On our arrival at the North Pole, Santa boarded the plane to welcome and escort us to an area where a choir was singing. Children had pictures taken with Santa and received a present with personalized gift tags. We had lunch before leaving the North Pole (a festively decorated arrival gate), which looked great thanks to a talented crew from P.W. Feats, led by Sarah Hryb, John Fisher and Sandy Pagnotti, all of whom donated their time on a Saturday morning to help with this project.
It's beginning to sound a lot like Christmas, now that the Junior League of Baltimore has had its Holiday Pops Concert. This was the league's 15th annual pops at the Meyerhoff Symphony Hall. It was a benefit for the group's community programs for families and children at risk, such as New Start Furnishings, the Hampden Family Center, Done in a Day, Tuesdays at the Library and the Junior League Larks. This year's event, co-chaired by Beth Haynes and Alice Smith, showcased some of Baltimore's emerging artists and the chorus Children Around the World, directed by Loyola College senior Kellie Caruso.
"A Winter Night's Dream" is a one-woman show by Mary Lin Yoshimura at the Pearl Gallery in Hampden through Jan. 30. The artist is married to Jim Yoshimura, one of the producers and writers for the NBC television series "Homicide." Yoshimura and her husband have lived in Fells Point for the past four years. Stop by the gallery for a look at her paintings, floor coverings and dynamic painted fabrics used to upholster chairs and sofas. I am told that cast and crew members of "Homicide," including Yaphet Kotto, Andre Braugher, Clark Johnson and Tom Fontana own some of her work. At the exhibit opening, a few "Homicide" cast and crew regulars, including Kyle Secor, were on hand to help benefit the Mother Seton School in Fells Point and Hampden Elementary School.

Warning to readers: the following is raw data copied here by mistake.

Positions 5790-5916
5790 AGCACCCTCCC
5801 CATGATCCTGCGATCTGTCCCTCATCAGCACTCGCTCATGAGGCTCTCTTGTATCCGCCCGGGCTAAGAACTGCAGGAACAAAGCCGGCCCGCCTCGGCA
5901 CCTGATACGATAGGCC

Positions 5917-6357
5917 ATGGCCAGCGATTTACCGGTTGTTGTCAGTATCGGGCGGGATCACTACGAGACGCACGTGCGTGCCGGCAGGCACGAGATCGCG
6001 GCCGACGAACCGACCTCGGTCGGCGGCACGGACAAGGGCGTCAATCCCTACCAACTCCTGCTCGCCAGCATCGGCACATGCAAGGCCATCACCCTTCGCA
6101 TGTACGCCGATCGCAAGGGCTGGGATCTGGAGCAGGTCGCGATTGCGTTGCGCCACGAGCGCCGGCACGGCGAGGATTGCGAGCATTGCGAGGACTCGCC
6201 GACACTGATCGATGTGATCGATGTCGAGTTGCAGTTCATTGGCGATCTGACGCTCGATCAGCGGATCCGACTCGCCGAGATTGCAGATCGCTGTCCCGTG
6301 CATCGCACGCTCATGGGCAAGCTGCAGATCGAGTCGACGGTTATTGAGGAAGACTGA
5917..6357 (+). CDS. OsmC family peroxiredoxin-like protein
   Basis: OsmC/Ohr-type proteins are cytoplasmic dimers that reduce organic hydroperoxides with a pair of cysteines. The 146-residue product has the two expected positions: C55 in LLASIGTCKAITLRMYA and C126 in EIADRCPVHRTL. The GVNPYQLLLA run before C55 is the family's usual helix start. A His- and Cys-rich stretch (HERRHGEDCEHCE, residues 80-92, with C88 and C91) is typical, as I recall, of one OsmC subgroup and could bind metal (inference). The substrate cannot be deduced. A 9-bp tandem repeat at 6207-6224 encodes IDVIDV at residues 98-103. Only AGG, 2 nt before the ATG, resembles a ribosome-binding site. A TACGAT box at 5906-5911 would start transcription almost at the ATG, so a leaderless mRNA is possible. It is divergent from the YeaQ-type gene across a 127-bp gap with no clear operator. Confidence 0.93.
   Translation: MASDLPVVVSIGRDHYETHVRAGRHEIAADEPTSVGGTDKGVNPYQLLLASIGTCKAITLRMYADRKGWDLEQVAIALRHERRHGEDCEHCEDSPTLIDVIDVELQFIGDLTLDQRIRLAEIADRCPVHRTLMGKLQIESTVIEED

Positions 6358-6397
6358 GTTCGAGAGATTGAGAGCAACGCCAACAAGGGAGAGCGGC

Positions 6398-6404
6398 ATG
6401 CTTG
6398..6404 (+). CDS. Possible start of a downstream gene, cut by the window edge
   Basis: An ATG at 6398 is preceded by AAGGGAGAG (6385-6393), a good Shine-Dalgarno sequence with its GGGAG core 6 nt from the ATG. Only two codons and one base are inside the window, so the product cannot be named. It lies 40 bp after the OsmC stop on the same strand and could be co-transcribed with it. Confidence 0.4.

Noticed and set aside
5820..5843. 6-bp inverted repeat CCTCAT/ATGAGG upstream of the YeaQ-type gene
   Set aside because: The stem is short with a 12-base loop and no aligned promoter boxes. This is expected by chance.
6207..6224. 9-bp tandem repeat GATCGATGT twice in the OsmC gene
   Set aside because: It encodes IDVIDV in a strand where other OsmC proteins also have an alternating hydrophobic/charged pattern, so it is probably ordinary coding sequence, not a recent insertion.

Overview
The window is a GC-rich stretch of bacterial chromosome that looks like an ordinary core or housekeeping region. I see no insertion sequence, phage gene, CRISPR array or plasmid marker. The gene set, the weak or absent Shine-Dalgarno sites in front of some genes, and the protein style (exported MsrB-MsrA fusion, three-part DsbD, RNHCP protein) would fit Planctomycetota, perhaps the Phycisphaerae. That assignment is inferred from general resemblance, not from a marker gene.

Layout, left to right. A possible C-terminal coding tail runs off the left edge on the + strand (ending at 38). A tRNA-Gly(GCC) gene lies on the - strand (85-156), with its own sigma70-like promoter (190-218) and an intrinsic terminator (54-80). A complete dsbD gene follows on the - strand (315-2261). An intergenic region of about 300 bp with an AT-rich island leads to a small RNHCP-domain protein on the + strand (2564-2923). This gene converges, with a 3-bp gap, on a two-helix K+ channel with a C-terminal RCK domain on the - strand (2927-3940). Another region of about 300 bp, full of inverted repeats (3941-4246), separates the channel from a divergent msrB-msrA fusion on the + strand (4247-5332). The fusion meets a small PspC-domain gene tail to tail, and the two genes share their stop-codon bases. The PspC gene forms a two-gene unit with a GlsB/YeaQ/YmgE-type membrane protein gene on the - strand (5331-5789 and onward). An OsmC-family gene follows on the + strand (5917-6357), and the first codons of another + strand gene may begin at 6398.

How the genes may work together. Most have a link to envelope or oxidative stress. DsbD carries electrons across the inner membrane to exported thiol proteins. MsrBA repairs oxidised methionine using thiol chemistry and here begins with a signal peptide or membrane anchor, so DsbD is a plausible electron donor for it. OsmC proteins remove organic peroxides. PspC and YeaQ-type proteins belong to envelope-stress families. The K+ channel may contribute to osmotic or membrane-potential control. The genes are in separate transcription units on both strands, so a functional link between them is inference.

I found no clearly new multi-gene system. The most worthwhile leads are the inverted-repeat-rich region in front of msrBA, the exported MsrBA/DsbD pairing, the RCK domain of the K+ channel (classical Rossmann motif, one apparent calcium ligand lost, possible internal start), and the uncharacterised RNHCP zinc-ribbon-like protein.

If you're entertaining during the holidays, MCI, in cooperation with the March of Dimes, has a free tip-line that runs through Jan. 2 for those seeking advice on how to give the perfect holiday gathering.
All you have to do is dial (800) 383-HOST and listen to words of wisdom on holiday entertaining from people including fashion designer Isaac Mizrahi: "Be the host with the most flair"; comic Joan Rivers: "Uncover humor in any holiday event"; former social secretary for Jackie Kennedy, Letitia Baldrige: "Set the dining stage with helpful tabletop tips"; Galloping Gourmet Graham Kerr: "Eat hearty with healthy holiday trimmings"; founder of Mondavi Wineries Robert Mondavi: "Select the perfect wine for the occasion"; owner of B. Smith restaurants Barbara Smith: "Organize a festive Kwanzaa celebration"; restaurant guide co-publishers Tim and Nina Zagat: "Host a party at the perfect restaurant"; and executive chef at Sarabeth's Kitchen Steven Picker: "Prepare a simple, delicious holiday main course or appetizer."
In return for the celebrities donating their time, MCI made a donation to the March of Dimes in their names.
Pub Date: 12/22/96